I hate controllers Hardwiring Motor / battery / switch

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colin9876
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I hate controllers Hardwiring Motor / battery / switch

Im so angry, because Ive just blown another controller on one of my bikes. They are so easily frazzled - all I did was disconnect one of the brakes and connect the wires so that the break cut out wouldnt be active. Goodness knows why that affected it.

Anyway last time this happened I just stripped out all the wires and connected the battery into the motor, with one of the wires running up to a push button on the handlebars. It was great - never went so well. Jerky when u start tho!

However having all 30amps running up thro a push button meant that one day the button unexpectedly welded shut and I went into the back of a lorry.

This time I would like to find a simple foot switch to go inbetween the battery to motor set up. Are there any simple variable resistor type switches that would allow me to get a graduated start without me having to delve into the merky world of unstable controllers?

rgx
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Why you should use a controller

Im so angry, because Ive just blown another controller on one of my bikes. They are so easily frazzled - all I did was disconnect one of the brakes and connect the wires so that the break cut out wouldnt be active. Goodness knows why that affected it.

Anyway last time this happened I just stripped out all the wires and connected the battery into the motor, with one of the wires running up to a push button on the handlebars. It was great - never went so well. Jerky when u start tho!

However having all 30amps running up thro a push button meant that one day the button unexpectedly welded shut and I went into the back of a lorry.

This time I would like to find a simple foot switch to go inbetween the battery to motor set up. Are there any simple variable resistor type switches that would allow me to get a graduated start without me having to delve into the merky world of unstable controllers?
------------

One way of improving your milage is to always disconnect the main battery before doing any work on the controller.

If you insist on a resistor-based control, you are actually going down a path that was used for decades in trams (some still used in daily traffic) and other electric vehicles. For example, you could add a resistor in series with the motor, and a switch to bypass it. That way you have two speeds. The resistor and switch will have to be large. You could add more switches and resistors if you want more steps. Electric vehicles of the era could have a whole network of resistors and switches like that, and with clever selection of the resistors and switch logic you could have say 10-20 steps. Often this was combined with several windings on the motor (your motor probably has only one winding). If you ever go with an older tram or subway you can actually feel the stepping as speed increases.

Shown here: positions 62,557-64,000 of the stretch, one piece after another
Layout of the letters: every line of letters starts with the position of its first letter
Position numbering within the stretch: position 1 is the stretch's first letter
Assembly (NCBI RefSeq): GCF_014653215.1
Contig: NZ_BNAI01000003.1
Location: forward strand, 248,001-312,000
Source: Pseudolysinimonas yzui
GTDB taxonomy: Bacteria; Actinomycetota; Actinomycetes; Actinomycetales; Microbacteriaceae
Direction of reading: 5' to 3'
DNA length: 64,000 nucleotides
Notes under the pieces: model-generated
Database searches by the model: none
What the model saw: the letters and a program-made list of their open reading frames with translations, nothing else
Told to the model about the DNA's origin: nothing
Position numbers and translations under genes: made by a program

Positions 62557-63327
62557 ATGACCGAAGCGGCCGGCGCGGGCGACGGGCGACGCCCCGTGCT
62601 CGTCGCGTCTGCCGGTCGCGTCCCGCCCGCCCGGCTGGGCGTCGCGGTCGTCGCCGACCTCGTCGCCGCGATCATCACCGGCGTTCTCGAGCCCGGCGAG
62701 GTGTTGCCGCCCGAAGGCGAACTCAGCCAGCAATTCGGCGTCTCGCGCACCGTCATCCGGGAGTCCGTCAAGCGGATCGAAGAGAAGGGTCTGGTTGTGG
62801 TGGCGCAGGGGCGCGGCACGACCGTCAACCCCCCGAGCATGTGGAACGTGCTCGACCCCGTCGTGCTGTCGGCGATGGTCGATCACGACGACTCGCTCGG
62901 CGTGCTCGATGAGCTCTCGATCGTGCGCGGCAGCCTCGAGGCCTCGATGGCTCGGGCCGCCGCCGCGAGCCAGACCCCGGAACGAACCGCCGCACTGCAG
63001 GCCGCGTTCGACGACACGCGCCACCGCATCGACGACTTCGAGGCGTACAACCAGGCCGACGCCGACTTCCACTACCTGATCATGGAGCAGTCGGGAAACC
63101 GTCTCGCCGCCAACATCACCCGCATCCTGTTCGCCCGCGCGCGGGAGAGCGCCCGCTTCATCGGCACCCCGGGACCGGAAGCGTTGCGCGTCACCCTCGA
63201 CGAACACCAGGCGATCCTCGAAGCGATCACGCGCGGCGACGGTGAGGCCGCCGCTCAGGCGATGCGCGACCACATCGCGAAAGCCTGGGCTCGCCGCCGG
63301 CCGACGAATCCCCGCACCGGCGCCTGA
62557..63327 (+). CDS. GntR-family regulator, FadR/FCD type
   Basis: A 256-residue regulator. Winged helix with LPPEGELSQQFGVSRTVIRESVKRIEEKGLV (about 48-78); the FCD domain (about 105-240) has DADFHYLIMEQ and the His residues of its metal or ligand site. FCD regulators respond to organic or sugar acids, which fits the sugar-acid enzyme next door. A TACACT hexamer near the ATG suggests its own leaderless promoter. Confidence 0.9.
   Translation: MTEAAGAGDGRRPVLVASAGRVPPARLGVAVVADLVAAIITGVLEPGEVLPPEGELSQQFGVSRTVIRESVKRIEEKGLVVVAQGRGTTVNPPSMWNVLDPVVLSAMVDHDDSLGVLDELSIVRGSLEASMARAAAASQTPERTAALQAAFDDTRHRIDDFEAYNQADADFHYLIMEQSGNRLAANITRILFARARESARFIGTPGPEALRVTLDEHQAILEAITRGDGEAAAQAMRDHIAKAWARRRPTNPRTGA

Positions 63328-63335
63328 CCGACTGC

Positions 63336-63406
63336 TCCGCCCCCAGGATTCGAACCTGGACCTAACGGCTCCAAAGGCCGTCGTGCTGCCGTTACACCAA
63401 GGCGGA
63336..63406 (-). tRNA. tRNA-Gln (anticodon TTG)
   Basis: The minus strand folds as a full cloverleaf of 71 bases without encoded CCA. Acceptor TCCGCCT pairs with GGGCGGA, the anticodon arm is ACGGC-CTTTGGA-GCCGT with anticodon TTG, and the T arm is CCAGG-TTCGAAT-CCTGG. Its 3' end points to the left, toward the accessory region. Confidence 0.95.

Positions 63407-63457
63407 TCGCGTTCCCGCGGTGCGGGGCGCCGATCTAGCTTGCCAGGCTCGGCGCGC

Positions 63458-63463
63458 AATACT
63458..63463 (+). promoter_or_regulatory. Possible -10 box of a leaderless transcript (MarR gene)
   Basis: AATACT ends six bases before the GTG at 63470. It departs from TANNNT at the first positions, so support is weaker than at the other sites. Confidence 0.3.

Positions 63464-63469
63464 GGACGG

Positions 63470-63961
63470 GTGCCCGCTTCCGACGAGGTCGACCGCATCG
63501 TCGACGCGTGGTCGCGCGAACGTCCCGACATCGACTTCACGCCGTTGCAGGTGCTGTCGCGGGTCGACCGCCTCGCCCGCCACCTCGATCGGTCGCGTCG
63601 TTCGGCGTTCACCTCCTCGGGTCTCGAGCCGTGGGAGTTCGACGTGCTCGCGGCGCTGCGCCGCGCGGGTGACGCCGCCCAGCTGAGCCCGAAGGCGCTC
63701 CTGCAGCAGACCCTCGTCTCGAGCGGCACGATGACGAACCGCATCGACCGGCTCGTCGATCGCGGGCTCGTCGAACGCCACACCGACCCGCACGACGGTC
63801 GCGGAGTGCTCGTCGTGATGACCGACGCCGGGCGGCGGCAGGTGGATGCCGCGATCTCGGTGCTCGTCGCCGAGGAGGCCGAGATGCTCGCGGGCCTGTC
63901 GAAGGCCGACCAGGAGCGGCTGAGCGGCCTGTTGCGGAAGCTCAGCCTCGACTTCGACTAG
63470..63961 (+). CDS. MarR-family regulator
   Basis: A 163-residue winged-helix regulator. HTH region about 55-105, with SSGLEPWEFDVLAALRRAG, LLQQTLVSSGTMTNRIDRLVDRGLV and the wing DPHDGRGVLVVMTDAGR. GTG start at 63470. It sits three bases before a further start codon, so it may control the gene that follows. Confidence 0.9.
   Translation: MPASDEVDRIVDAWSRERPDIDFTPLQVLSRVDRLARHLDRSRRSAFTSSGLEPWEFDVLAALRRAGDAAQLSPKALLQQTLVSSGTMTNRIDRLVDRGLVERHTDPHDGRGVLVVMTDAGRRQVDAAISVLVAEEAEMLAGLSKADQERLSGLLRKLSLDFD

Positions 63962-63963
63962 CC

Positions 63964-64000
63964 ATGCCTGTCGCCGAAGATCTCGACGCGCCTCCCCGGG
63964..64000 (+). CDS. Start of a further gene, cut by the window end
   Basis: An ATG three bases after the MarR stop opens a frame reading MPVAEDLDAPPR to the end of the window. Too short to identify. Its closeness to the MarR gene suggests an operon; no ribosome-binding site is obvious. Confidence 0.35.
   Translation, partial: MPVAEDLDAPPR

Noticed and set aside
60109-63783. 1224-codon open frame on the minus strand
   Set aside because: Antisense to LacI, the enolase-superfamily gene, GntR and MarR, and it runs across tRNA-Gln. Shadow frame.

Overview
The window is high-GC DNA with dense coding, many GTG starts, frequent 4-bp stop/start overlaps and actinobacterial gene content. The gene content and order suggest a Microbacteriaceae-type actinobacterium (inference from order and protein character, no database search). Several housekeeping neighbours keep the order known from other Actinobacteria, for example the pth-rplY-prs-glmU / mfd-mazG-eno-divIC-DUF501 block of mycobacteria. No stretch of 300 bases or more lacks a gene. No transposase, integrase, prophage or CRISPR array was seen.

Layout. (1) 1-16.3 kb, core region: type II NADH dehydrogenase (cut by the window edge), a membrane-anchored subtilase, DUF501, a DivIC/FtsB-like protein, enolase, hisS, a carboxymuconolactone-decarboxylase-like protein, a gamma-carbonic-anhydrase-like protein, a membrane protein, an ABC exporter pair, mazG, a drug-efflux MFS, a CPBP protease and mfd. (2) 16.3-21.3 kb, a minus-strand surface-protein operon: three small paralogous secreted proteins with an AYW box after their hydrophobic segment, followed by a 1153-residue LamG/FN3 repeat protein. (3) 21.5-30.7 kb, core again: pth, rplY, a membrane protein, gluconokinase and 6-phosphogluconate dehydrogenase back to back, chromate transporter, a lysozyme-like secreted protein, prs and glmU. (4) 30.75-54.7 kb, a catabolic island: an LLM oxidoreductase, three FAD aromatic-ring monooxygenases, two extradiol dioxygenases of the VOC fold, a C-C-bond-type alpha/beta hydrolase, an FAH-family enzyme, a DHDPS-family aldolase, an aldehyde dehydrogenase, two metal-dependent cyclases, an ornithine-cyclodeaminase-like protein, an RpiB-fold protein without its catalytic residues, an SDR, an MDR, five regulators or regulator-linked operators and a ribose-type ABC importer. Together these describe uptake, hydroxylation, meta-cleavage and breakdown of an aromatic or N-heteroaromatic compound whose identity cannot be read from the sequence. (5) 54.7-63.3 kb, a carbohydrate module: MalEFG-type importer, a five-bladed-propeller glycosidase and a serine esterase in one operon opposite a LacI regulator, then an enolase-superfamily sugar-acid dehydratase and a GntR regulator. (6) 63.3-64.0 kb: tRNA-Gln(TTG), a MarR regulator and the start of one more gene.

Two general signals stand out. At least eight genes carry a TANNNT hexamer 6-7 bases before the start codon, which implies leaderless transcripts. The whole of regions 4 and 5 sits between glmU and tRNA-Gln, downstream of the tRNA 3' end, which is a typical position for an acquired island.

One reason your switch fails can be the inductance of the motor. When you turn the power off, the motor will briefly continue pushing current through the switch, and there will be an arc. The arcing will destroy the switch after a number of operations. To reduce this arcing, you can connect a so called free-wheel diode, in parallel with the motor (directed so that normally there is no current through it). Any diode that can take the voltage and peak current will do.

In any case, all this involves many mechanical parts and will be more expensive and less reliable than using a controller. And less efficient, since the resistors take power.

colin9876
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Re: Why you should use a controller

Thanks for useful answer. Perhaps u havent had as many problems with controllers as me, but I think their flimsy design makes the real cost of electric bike ownership high, because Ive seen so many 'written off' as not working when its just down to the controller.
I think the trams had it right lol!
where could I get a variable resistor from that could cope with 30amps. I dont care about the 'wasted power' as Im usually full on or full off. Anyway that would less than waste the heat produced by the controller.

I even thought of just making my own switch out of two metal plates that can be pushed together - but would be much easier if there was something already made

one other thing, about that arcing, as my bike doesnt have a freewheel, wont the motor be trying to generate current all the time when its rolling and the switch is off? I note u mention its 'briefly' trying to push a current back?